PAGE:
And, since the rich have been known to come up with innovative ways to work the poor, they decided to feed this delicacy to the labour class at construction sites as regular breakfast in lieu of ujrat (earned daily wages), the otherwise precious earnings after a hard days work. The high protein meat allowed for a progressively slow increase in blood sugar and therefore resulted in decreased cravings through the day. This practice continues to date; the labourer still eats Nihari early in the morning to sustain him through the day, and the wealthy for a weekend breakfast or as an indulgent dinner.

Historically, Nihari was cooked through the night for six to eight hours, and was ready to be served at sunrise. It was most delectable when cooked with veal or beef shank, though now mutton and chicken Nihari is popular too. Another variation in Nihari is the extra kick of magaz (brain) and nail (marrow) this is a special edition of Nihari. Real foodies consider it sacrilege to have Nihari sans the spare parts.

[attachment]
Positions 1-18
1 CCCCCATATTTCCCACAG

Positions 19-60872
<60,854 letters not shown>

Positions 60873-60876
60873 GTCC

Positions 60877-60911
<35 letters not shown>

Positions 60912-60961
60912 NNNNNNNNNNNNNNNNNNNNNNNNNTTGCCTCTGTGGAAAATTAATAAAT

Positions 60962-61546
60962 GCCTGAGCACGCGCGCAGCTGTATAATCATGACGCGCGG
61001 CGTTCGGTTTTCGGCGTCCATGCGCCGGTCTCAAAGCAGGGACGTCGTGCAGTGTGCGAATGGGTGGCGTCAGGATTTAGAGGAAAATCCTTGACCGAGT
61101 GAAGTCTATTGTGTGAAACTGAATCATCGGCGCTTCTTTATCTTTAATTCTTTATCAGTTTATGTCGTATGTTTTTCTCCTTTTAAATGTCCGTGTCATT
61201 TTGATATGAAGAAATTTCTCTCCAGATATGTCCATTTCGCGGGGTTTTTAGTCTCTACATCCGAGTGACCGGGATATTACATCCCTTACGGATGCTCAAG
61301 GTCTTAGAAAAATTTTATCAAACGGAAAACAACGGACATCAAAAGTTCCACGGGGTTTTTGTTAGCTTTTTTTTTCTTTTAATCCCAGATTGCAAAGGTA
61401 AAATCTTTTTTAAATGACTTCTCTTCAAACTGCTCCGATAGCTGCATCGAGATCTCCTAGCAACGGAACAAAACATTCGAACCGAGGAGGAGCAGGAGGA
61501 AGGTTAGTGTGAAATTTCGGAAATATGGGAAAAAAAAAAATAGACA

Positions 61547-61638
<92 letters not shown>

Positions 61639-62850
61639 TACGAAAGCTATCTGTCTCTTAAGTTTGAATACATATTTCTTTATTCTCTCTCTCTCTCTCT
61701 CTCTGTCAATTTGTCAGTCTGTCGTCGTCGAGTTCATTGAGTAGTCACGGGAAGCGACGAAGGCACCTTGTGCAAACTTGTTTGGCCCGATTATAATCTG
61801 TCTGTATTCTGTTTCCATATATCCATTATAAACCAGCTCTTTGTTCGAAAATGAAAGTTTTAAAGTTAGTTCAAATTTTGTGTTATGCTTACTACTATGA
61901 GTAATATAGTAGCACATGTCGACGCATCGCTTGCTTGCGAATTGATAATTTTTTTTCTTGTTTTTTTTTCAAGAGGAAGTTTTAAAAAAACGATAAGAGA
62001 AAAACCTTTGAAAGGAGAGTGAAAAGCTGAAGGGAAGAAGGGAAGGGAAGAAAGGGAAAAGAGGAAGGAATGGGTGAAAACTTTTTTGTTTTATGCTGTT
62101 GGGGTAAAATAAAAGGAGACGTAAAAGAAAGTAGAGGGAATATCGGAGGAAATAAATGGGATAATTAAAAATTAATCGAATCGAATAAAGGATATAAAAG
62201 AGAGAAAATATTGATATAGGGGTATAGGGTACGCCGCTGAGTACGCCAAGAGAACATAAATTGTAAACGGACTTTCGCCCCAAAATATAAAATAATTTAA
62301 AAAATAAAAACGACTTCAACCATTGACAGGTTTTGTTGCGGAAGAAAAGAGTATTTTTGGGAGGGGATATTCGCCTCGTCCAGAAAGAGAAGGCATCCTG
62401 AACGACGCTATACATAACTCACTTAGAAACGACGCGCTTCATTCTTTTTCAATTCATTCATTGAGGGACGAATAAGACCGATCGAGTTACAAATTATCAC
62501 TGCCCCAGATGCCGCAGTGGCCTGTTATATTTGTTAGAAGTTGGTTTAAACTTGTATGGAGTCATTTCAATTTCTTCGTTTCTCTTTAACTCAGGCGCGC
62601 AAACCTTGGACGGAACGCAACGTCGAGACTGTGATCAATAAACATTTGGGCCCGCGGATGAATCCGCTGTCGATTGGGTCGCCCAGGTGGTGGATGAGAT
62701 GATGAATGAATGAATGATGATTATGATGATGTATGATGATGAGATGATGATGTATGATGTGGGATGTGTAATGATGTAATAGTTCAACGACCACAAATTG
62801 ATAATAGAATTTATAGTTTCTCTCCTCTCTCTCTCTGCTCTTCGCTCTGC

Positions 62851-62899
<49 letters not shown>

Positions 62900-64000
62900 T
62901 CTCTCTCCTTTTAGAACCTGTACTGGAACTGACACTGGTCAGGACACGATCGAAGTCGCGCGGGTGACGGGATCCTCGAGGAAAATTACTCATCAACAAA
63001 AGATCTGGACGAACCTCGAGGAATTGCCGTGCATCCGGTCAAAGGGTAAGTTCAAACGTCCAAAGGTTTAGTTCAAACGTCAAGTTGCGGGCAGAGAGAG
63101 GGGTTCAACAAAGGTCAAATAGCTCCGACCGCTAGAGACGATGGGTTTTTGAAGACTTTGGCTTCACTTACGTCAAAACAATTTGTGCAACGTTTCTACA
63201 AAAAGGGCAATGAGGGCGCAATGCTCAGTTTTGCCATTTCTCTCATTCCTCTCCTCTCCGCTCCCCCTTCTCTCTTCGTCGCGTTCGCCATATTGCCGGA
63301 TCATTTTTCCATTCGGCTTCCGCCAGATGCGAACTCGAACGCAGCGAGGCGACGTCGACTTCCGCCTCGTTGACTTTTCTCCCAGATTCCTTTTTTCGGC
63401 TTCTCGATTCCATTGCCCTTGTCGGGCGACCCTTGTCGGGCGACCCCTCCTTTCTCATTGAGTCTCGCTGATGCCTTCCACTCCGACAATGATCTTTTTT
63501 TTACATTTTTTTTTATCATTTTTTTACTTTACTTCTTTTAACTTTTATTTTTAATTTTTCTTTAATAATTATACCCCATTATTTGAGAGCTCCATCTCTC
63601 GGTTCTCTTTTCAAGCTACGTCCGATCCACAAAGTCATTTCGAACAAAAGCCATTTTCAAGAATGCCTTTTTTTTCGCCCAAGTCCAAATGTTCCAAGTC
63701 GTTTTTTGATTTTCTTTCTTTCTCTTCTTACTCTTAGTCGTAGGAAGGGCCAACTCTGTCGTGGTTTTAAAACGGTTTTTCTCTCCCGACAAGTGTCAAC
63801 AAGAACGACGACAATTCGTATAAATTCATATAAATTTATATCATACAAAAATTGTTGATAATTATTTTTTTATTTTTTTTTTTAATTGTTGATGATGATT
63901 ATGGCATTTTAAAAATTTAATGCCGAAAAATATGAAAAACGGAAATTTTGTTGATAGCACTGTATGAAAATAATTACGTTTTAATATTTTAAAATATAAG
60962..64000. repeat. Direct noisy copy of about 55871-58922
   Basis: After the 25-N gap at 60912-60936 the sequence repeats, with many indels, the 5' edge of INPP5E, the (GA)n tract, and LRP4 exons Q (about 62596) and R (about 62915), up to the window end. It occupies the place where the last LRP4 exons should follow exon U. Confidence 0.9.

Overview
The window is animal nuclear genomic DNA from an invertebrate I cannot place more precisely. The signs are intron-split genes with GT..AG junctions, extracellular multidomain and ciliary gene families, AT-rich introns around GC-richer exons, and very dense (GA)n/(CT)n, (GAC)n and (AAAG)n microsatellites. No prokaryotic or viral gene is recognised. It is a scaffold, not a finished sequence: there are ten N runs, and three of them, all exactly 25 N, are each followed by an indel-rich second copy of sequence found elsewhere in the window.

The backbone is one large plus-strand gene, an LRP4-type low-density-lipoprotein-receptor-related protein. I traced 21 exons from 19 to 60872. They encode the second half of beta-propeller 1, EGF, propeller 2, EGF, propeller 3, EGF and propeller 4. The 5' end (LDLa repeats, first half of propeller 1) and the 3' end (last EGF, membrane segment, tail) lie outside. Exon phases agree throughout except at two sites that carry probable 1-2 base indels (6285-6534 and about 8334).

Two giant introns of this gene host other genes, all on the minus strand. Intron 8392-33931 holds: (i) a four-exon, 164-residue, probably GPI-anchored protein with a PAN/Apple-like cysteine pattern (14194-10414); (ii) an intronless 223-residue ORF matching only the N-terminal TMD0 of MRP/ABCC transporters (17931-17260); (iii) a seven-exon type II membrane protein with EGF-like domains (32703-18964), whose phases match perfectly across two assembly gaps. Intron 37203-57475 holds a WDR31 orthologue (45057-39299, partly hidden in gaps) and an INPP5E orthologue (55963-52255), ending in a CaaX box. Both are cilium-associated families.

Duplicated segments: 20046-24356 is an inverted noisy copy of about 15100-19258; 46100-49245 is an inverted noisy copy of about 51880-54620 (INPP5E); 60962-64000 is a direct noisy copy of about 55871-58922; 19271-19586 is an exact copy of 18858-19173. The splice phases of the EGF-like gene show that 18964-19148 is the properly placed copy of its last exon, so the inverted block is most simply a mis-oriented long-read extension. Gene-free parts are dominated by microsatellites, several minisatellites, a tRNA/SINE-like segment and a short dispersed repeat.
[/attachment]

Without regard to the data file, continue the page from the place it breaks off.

The method to cook Nihari has survived and remains somewhat similar to the early days. At the time, the lid of the daigh (large rounded pot) was sealed shut with lai (flour glue) to maintain maximum heat and steam for slow cooking. The meat was braised and then left to simmer in the aromatic and delightfully spicy essence of masalas. Gently, the meat soaked the flavour of the masalas as the masalas infused the heartiness of the meat; it was almost like one seducing the other ... to create magic.
















Cooking Method No -1
Beef: 1 kg large cuts
Marrow Bones: 1 kg
Salt: as required
Crushed Red Pepper: 2 tbsp (as required)
Kashmiri Chili: 2 tbsp
Turmeric Powder: 1/4 tsp
Dry Ginger: 2 large pieces
Long Pepper: 4 pcs
Star Anise: 2 pcs
Carom Seed: 1/2 tbsp
Ground Nutmeg: 1/4 tsp
Ground Mace: 1/4 tsp
Black Pepper: 1/2 tbsp
Black Cumin: 1/2 tbsp